MOSCOW -- The motive behind the 2006 murder of Anna Politkovskaya, a veteran reporter who was an unstinting critic of the Kremlin and its policies in Chechnya, was to instill fear in the country's journalists, a top criminal investigator said in an interview published Friday. It was a bleak assessment of a case that remains unsolved six years after Ms. Politkovskaya was shot at point-blank range as she arrived home from grocery shopping.
"I believe the person who ordered this pursued not only retaliation against Anna Politkovskaya for critical publications," Petros V. Garibyan, who headed the investigation, told the daily newspaper Kommersant. Referring to the killer, Mr. Garibyan said, "First and foremost, he sought a demonstrative and resonant act aimed at intimidating all of you -- journalists -- as well as society and the authorities."
The official investigation into the murder was closed last month without identifying the person who ordered the killing, although five people suspected of involvement, including the person believed to be the gunman, are expected to go to trial. Mr. Garibyan said investigators never questioned a Chechen strongman, Ramzan A. Kadyrov, whom Ms. Politkovskaya had targeted in relentless investigative reporting, because there was no evidence implicating him.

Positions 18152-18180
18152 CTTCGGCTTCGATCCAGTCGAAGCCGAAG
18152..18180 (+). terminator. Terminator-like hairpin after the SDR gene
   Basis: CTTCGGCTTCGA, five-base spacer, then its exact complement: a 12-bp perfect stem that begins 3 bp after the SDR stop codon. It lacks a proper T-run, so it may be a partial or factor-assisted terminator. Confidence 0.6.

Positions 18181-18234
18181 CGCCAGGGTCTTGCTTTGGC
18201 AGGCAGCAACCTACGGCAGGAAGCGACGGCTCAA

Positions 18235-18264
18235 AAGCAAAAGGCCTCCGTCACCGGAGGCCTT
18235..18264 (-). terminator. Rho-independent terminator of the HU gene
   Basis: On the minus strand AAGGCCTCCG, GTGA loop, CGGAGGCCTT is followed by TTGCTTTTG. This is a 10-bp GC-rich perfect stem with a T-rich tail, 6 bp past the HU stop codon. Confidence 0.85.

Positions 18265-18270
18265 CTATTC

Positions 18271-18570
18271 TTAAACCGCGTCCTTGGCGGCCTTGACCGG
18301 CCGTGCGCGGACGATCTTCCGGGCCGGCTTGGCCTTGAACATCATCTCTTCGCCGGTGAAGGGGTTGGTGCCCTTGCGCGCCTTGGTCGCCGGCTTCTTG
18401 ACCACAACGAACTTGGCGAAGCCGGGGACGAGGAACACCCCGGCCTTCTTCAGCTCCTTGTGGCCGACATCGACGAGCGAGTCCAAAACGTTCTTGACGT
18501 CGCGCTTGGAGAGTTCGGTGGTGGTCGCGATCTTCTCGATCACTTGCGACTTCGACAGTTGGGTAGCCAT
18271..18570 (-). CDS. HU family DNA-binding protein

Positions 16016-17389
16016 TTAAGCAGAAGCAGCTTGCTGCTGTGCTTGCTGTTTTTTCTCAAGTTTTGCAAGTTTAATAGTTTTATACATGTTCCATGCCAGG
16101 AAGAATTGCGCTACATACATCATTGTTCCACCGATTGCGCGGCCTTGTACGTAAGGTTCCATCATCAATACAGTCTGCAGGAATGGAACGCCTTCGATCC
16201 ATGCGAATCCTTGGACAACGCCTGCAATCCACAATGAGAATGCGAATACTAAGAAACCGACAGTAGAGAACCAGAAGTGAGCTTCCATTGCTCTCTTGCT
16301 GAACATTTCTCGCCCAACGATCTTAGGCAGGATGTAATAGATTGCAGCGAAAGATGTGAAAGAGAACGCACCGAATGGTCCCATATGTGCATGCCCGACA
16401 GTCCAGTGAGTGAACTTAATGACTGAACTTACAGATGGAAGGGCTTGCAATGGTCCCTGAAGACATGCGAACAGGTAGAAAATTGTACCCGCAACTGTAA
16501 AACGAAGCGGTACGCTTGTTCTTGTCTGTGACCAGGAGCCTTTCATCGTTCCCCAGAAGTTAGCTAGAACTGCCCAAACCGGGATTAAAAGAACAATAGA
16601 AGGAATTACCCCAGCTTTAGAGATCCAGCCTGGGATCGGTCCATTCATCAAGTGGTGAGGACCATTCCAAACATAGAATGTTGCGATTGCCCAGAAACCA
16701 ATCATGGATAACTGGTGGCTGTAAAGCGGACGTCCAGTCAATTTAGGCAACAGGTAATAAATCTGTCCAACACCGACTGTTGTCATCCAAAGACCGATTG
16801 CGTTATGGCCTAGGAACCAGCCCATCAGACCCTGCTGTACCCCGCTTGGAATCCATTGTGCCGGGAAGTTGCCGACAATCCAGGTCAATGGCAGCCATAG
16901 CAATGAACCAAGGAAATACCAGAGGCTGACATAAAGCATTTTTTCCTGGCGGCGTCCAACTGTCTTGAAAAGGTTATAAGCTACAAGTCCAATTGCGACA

"In the summer and fall of 2006, he was preparing to assume the post as Chechnya's president, and a resonant murder targeted at a journalist criticizing him brought him more harm than good," Mr. Garibyan said. He said the killer had been stalking Ms. Politkovskaya for five days but waited to kill her until Oct. 7, the birthday of President Vladimir V. Putin. Having examined Ms. Politkovskaya's life "under the microscope," investigators determined that the killer was motivated by her provocative reporting, Mr. Garibyan said. All other potential reasons, like business conflicts or a domestic dispute, were ruled out.
Sergei M. Sokolov, deputy editor of Novaya Gazeta, the newspaper at which Ms. Politkovskaya worked, told the radio station Ekho Moskvy on Friday that he continued to hope that "political will" would enable investigators to name the crime's perpetrator.
"I suspect that the investigation now has the opportunity to track down this person," he said. "The circle of suspects has sufficiently narrowed."
Lyudmila M. Alexeyeva, head of the Moscow Helsinki Group, a rights organization, was not optimistic about the prospect of a breakthrough.
Mr. Garibyan's interview, she told Ekho Moskvy, "shows that, as in all such cases, the investigation finds itself facing a solid wall that conceals the person who ordered this."
This article originally appeared in The New York Times.